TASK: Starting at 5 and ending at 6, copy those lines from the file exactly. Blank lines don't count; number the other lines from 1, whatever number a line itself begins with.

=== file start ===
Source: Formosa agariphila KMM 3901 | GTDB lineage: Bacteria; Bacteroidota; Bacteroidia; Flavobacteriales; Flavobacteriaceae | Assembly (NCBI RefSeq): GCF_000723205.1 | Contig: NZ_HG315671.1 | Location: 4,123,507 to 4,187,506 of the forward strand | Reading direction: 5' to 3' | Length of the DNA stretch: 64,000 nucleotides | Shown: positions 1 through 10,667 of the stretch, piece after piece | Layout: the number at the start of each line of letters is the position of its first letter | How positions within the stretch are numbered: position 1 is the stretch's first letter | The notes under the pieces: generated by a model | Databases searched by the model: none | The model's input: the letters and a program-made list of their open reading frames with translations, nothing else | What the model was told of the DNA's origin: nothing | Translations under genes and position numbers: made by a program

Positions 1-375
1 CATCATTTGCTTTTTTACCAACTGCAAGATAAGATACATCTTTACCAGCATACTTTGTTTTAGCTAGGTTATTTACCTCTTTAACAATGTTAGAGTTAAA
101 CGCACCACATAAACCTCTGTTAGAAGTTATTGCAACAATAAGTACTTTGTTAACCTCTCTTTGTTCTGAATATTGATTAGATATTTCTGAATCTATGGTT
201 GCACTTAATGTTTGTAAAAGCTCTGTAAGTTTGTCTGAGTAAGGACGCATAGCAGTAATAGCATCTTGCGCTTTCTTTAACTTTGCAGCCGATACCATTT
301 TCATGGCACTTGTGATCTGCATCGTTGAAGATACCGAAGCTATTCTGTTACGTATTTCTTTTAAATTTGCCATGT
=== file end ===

201 GCACTTAATGTTTGTAAAAGCTCTGTAAGTTTGTCTGAGTAAGGACGCATAGCAGTAATAGCATCTTGCGCTTTCTTTAACTTTGCAGCCGATACCATTT
301 TCATGGCACTTGTGATCTGCATCGTTGAAGATACCGAAGCTATTCTGTTACGTATTTCTTTTAAATTTGCCATGT